HIGH SPEEDS, GOOD TIMES AND THE OPEN ROAD: OVER 30 LONGBOARDERS HAVE THE TIME OF THEIR LIVES TRAVELING THROUGH BACOLOD, DUMAGUETE AND CEBU
Article by Jukka Holopainen
“Be ready for the ride of your life!”
More than 30 longboarders from all over the country came together for the first longboarding expedition, spanning 9 days of exploration and traveling through Bacolod, Dumaguete and finally Cebu. The expedition promised to be an adventure: days of free style longboarding, downhill and carving, videos and photography shoots, lunches and siestas, healthy hemp foods and drinks, travel and even more skateboarding. We were set to lead the first documentary expedition to see the country like it had never been seen before.
Longboarding is a unique way of transportation where one basically gets on a longer and wider skateboard. In fact, it’s been used for many years as an acceptable means of transportation and commuting. Though you can do similar tricks on any skateboard, the longboard is all about the “stoke” of the ride, being part of it. You don’t need to be a trickboarder to enjoy it; some people in the expedition had never been on a skateboard before in their lives and by the end were pushing 70 kilometers a day. Since the decks and accessories like trucks and wheels are bigger than the regular skateboard, a longboard provides an easier platform for balance. With one push, you are off, and as long as you can ride and feel the stoke of riding a moving platform, longboarding will have you hooked and cross-stepping and carving in no time.
Skateboarding is something that Filipinos can be world class in. It doesn’t depend on size but rather more on spirit, agility, balance and core strength.
We began riding the perfect concrete wave in Don Salvador, led by Juan Duazo of Driftwood, a pioneer in adventure racing. This is Siargao for the concrete longboarder—with kilometers of kilometers of downhill road beckoning. Like all sports that feed on speed, it’s inherently dangerous so we made sure we were all wearing proper equipment and attire. All of us had already witnessed horrible accidents before and we knew the risks taking on these mountain roads. We always had spotters for the vehicles and always made sure to be alert for whatever situation happened. Some of the roads that we were going down were so steep that some of us had to luge some of the portions.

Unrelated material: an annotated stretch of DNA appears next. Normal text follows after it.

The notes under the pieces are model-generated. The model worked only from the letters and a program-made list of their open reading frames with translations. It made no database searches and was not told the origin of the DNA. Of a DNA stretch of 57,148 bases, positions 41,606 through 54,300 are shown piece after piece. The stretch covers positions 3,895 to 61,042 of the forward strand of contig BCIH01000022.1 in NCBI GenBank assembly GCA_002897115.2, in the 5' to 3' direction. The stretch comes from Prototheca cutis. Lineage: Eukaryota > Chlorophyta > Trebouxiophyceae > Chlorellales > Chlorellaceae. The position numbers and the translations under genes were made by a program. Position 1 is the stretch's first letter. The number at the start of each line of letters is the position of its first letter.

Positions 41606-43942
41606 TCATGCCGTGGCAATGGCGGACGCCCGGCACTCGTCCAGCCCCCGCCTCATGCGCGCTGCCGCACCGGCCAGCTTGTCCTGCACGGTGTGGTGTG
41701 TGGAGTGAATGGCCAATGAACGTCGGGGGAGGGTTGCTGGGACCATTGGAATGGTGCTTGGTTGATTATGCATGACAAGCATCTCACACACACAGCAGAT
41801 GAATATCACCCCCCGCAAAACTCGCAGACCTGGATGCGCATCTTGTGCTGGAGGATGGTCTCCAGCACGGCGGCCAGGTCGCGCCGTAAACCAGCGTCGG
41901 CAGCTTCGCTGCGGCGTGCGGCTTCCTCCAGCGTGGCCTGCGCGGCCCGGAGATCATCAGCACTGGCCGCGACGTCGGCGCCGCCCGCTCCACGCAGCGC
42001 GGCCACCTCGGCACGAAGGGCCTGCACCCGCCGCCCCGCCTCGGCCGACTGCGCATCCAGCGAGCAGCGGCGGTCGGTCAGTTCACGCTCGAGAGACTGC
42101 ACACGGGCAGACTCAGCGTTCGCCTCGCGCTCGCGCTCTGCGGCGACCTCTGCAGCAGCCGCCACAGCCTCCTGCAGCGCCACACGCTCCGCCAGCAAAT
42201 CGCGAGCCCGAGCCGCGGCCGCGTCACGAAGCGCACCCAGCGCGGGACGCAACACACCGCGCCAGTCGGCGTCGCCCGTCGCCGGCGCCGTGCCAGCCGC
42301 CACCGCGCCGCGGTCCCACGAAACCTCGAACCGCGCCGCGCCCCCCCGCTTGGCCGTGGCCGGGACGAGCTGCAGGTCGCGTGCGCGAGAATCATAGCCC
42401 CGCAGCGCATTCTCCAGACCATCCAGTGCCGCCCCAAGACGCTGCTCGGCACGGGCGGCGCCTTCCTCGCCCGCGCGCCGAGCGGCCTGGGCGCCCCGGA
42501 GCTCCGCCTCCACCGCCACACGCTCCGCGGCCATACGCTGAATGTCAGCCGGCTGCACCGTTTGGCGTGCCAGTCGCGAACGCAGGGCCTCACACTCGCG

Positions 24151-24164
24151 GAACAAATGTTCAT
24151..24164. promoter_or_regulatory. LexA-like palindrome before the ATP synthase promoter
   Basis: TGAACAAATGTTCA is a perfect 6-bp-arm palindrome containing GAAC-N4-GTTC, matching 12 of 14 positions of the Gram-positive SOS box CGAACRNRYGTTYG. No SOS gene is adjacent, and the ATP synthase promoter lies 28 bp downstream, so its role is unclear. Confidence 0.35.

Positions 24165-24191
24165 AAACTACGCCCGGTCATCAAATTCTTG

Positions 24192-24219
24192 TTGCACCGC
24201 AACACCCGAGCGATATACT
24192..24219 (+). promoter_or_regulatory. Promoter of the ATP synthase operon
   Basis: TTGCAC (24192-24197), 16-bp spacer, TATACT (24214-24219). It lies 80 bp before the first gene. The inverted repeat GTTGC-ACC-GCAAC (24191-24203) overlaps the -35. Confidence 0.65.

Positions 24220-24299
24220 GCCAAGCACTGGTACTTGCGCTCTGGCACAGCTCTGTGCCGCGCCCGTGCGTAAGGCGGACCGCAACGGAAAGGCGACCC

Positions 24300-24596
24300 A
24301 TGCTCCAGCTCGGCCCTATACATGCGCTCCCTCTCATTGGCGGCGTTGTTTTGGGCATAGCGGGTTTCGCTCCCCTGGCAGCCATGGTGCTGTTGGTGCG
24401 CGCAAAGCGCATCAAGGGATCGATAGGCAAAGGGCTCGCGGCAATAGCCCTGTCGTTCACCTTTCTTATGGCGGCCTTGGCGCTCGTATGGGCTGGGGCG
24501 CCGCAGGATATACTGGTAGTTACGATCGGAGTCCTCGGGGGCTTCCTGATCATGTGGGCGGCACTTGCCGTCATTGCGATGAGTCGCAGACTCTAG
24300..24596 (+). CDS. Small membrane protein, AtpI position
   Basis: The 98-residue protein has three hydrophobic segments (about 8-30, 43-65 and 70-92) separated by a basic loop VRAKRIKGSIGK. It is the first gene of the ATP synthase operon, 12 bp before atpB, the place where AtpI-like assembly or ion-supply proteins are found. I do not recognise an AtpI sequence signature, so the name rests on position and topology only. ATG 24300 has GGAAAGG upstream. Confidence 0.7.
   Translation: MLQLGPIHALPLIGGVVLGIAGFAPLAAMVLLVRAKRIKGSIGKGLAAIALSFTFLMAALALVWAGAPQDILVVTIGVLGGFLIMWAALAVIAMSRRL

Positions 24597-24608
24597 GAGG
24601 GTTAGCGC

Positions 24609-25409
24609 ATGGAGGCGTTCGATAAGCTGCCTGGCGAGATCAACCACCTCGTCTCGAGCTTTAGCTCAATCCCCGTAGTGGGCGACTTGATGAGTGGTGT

At night we all trooped back to camp dusty and dirty but really happy with stories to tell. Our hosts for one evening were from the local army camp who served as wonderful hosts by providing us with shelter in their multipurpose hall. We planned to show footage of our expedition in the evening but since it was our first stop and had shot little footage at the time, we entertained the camp by showing a film that we produced called “Children of the Mountains,” which was a story of the Agta, highlighting issues of deforestation, and indigenous people’s rights. Later, asleep in our hammocks, we were awakened to a bit of commotion as rocks were being thrown at the army camp. This died down as soon as the army came out on patrol again—so began another day of skateboarding in the hills of Don Salvador.
For the full article, check out the July ’09 issue of UNO featuring Cindy Kurleto on the cover.
May 18th, 2013
The National Basketball Association (NBA) and Alaska Milk Corporation (Alaska) have announced the ex[...]
April 25th, 2013
Metro Manila, Philippines –Smart Communications, Inc. (Smart) recently held the Smart Move party at [...]